Oscar is a barber and family man, seen here in a jersey for the Honduras national football team. This story was translated from the original Spanish.
I came to this country, this city, five years ago. It hasn’t been easy. I work some days in a barber shop, and other days I do what I can.
This city has been a sanctuary for us in a lot of ways. You can come to Baltimore and get support that you can’t get in other places. Most people won’t bother you. You can get your driver’s license, earn a living and take care of your family. In Honduras, if you don’t have money, you can’t live. But here, even if you have nothing, if you are down in the street—if you call, an ambulance will come.
Other times, though, it’s hard. We came legally but it’s hard here for undocumented people. If you don’t have a Green Card or if you don’t speak English, there are a lot of jobs you don’t even qualify for. My two sons are in school here in the city; there’s some good, and some bad. Most of his teachers are bilingual, but others aren’t, and then what can you do?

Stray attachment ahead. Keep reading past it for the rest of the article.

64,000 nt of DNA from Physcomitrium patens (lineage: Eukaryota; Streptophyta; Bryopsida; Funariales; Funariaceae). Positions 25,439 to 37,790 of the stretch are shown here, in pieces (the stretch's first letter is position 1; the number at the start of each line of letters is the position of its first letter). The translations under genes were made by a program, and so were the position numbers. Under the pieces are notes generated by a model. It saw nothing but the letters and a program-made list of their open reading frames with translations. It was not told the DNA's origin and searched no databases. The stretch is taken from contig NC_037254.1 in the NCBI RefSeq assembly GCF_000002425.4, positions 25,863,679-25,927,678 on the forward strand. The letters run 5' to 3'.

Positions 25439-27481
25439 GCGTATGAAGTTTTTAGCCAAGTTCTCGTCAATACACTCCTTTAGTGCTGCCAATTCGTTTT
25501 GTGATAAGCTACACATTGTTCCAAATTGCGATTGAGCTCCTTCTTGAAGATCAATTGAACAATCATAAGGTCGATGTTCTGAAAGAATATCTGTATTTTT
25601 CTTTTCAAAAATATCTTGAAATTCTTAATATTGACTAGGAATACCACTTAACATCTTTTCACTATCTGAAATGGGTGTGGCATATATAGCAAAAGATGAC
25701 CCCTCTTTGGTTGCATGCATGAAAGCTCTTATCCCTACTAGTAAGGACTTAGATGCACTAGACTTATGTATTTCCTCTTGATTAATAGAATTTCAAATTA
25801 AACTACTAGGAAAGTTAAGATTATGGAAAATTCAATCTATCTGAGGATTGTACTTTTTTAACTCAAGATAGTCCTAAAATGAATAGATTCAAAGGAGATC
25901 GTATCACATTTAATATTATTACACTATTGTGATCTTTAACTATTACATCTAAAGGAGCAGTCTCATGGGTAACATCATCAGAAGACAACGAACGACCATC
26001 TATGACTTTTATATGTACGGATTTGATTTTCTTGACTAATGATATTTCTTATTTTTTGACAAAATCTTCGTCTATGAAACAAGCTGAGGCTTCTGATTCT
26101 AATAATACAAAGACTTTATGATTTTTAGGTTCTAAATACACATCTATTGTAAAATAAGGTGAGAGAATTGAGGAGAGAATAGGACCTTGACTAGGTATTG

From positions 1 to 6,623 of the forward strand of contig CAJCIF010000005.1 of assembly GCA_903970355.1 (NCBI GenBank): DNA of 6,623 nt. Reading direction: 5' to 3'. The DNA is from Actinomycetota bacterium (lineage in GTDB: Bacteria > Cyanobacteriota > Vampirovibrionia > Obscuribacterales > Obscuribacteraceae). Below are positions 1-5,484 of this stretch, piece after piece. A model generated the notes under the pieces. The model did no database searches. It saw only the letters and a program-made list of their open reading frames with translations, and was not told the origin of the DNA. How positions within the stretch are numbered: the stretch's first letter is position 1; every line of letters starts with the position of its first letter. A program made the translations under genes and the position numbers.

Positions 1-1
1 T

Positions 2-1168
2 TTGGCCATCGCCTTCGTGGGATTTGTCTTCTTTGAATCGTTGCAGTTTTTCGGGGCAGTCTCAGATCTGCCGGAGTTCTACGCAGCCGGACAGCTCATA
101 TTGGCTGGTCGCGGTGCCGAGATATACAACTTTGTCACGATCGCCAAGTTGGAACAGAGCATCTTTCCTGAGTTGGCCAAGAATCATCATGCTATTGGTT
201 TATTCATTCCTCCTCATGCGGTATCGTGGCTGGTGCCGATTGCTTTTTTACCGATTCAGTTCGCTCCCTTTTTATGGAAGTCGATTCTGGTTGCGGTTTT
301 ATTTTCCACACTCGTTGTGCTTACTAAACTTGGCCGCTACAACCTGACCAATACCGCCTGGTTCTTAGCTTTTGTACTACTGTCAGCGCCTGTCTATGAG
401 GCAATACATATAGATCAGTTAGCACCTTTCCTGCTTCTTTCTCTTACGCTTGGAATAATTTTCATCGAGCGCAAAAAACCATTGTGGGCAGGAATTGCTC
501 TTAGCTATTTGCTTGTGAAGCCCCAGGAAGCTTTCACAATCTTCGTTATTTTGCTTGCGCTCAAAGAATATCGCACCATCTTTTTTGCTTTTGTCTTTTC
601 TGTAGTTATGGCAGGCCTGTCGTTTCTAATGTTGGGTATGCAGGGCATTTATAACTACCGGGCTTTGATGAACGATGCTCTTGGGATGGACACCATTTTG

I went to the bank the other day and a woman treated me like I had no right to be there. “Why don’t you speak English?” she said. “Why don’t you speak Spanish?” I wanted to ask her. We’re all people. We’re all equal. But for some people, they act like we are animals. Pero vamos a luchar. I’m here with my family, giving them that opportunity, and one day we’ll be able to return and make a good life back home.
Yo soy de mi país. If you ask me what I miss about Honduras, I miss everything. I miss my family, I miss the weather. In Honduras, $10 will feed a family for a week. Here, I walk outside and find a ticket on my car for ten times that. It’s a different way of living. And it's not easy.
But there are opportunities here. Gracias a díos, I am where I am, and there are people who want to support us.
“Pass the Mic” is a storytelling space featuring the voices and stories of people with a lived experience of homelessness. Read other stories like Oscar's here.